“The consequences are very clear. Because the process has been agreed as unlawful, as unfair and tainted by apparent bias, then the Scottish Government have had to concede on the case and the expenses to the maximum extent.
“That is going to raise a cost to the public purse of many, many hundreds of thousands of pounds.
“And all of this was unnecessary because throughout the process we offered mediation, legal arbitration, so that this matter could be properly settled without having to come to the highest court in the land.
“At every stage that was rebuffed by the Permanent Secretary.”
Salmond added: “I suggest the Permanent Secretary now accepts that responsibility and considers her position.”
He described the Scottish Government’s climbdown as an “abject surrender”.
Ms Evans, who established the procedures which were used to investigate Salmond, refused to quit.
But she apologised and ordered a review into what went wrong.
The climbdown came after the government had issued a series of robust statements insisting it was ready to defend its position in court.
“The full picture only became evident in December 2018 as a result of the work being undertaken to produce relevant documents in advance of the hearing,” Ms Evans said yesterday. “I want to apologise to all involved for the failure in the proper application of this one particular part of the procedure.
“There is nothing to suggest that the investigating officer did not conduct their duties in an impartial way.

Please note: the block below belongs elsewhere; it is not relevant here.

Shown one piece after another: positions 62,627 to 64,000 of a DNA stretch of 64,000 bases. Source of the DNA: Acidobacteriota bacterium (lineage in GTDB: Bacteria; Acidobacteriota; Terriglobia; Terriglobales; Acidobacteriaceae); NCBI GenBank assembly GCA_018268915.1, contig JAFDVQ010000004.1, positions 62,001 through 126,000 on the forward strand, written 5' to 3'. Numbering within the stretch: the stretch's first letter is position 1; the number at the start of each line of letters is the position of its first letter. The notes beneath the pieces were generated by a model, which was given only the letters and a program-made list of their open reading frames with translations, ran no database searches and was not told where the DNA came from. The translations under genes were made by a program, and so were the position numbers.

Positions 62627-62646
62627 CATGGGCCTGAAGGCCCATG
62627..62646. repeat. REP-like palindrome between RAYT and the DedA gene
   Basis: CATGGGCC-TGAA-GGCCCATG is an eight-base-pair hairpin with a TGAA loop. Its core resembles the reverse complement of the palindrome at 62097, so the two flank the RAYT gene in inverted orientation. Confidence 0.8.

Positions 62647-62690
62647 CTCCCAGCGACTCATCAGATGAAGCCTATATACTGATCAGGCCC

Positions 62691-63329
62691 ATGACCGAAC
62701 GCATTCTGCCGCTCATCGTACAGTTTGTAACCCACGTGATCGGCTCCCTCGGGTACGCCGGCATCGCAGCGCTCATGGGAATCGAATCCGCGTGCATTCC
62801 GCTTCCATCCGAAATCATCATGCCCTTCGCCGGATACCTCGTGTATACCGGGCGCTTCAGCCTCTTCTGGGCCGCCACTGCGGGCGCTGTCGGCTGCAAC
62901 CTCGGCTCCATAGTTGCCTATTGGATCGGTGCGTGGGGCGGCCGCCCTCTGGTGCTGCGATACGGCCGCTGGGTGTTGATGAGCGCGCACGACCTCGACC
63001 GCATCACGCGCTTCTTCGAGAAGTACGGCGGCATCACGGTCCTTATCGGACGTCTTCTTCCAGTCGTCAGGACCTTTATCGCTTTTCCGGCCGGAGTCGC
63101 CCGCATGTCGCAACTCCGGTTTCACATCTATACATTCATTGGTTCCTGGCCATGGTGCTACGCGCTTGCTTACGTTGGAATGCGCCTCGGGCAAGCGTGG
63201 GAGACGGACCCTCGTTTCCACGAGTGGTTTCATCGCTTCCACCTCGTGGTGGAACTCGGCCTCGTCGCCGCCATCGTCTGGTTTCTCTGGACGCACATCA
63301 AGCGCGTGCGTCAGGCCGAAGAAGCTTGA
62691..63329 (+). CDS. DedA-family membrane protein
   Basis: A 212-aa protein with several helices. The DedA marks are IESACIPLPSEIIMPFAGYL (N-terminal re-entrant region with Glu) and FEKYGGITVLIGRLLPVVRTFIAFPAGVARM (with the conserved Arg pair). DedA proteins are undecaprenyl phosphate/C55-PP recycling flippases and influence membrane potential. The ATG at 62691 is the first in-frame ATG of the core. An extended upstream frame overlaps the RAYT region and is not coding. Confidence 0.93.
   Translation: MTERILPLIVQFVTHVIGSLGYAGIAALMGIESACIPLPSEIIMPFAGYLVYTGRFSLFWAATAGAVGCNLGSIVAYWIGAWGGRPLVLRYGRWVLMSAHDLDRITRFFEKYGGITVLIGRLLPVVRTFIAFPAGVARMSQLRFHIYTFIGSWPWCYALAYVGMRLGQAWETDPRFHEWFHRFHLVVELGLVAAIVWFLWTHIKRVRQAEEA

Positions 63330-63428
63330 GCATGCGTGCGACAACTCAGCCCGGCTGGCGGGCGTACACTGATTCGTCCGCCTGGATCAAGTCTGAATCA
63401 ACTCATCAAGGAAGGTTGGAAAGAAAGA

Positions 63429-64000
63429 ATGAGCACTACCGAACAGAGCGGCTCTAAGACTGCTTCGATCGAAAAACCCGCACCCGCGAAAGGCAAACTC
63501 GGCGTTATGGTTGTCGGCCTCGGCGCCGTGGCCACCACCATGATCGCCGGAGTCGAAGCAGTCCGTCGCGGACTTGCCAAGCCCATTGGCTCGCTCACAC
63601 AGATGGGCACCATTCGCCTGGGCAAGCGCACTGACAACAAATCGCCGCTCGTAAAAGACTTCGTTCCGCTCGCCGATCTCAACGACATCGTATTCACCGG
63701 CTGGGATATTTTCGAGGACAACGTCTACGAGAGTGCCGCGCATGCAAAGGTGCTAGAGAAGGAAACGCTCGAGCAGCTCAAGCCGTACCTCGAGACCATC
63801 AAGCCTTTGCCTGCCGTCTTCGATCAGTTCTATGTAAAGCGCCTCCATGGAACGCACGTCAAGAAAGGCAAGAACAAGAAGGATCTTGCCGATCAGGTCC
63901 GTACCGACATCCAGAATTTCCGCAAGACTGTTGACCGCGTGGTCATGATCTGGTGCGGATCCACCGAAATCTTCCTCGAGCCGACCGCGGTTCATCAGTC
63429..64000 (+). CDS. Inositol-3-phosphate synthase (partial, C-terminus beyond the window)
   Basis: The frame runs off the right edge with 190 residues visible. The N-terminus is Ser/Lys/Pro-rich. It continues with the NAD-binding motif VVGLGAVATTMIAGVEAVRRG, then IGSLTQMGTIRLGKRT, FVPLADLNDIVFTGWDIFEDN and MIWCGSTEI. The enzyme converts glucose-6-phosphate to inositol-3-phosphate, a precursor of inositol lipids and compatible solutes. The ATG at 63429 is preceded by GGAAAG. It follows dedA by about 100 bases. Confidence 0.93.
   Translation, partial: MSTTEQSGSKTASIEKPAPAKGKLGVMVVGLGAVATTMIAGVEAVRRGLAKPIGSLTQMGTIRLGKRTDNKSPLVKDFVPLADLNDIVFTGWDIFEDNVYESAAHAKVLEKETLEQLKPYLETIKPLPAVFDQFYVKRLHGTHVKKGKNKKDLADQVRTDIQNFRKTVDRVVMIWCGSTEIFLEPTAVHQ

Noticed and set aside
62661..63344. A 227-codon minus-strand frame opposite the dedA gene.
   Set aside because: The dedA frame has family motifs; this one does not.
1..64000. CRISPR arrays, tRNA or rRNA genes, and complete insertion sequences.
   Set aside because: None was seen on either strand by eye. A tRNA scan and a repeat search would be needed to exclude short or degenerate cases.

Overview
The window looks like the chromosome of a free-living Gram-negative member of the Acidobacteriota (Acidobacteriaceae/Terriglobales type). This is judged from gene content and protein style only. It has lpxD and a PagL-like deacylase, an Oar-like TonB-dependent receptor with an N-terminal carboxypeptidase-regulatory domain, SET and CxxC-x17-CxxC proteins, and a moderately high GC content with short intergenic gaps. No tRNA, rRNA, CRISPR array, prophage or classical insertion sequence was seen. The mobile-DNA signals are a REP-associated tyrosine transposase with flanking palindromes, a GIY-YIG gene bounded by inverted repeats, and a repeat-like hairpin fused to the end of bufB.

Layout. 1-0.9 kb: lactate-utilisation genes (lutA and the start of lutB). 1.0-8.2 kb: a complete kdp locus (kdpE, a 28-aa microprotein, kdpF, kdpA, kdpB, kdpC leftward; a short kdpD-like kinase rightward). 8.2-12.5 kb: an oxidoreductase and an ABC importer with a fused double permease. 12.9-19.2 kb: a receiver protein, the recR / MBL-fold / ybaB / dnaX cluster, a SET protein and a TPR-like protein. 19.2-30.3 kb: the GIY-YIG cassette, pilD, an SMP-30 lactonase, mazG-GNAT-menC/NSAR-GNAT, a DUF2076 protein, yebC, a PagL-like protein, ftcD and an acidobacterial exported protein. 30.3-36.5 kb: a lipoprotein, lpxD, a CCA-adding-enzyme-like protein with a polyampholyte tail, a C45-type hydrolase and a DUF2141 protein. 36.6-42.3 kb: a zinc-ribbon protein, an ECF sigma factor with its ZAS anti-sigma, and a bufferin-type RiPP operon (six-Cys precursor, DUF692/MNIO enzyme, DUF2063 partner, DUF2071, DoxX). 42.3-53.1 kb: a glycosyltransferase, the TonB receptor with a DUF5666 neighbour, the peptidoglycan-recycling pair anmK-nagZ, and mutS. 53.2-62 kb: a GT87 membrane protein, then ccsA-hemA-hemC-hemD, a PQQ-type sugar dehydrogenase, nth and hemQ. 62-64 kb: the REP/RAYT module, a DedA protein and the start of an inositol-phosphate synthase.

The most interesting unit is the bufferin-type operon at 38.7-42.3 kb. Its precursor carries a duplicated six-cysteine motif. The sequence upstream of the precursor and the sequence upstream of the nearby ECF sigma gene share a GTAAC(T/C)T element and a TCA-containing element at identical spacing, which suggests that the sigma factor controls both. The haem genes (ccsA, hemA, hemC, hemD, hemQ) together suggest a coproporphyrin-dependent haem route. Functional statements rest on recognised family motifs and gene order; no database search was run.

“Unfortunately, the interactions with the complainants in advance of the complaints being made meant that the process was flawed, however impartially and fairly the investigating officer conducted the investigation.”
Ms Evans said the court case was “never about the substance of the complaints”, but about the process that took place to investigate those complaints.
“It is accordingly open to the Scottish Government to re-investigate the complaints and, subject to the views of the complainants, it would be our intention to consider this,” she said. “However, this will only be once ongoing police inquiries have concluded.”
Civil service union the FDA called for the case to be reopened. General secretary Dave Penman insisted the fall of the case was down to a “flaw” in the way it was conducted.
“It does not challenge the process itself or make judgement on the substance of the case,” he said.
“In these circumstances, subject to the wishes of the complainants, we would call on the Scottish Government to re-investigate the complaints at the most appropriate time.”
But there are growing concerns the collapse of the case could stop future victims coming forward.
Tory MSP Annie Wells said: “At the centre of this entire affair are two women whose complaints against the former First Minister have now fallen apart thanks to the incompetence of the Scottish Government. It’s a complete shambles. The Permanent Secretary has apologised for her role in this fiasco, but it is Nicola Sturgeon who must take responsibility.”
She added: “Her government has presided over a mess which only risks discouraging women from coming forward in future. It is a disgrace.”
Labour’s Pauline McNeill said: “We must not forget that this case is fundamentally about women and the bravery it takes to come forward to challenge powerful men and powerful institutions. The Scottish Government must take steps to ensure this could never happen again.”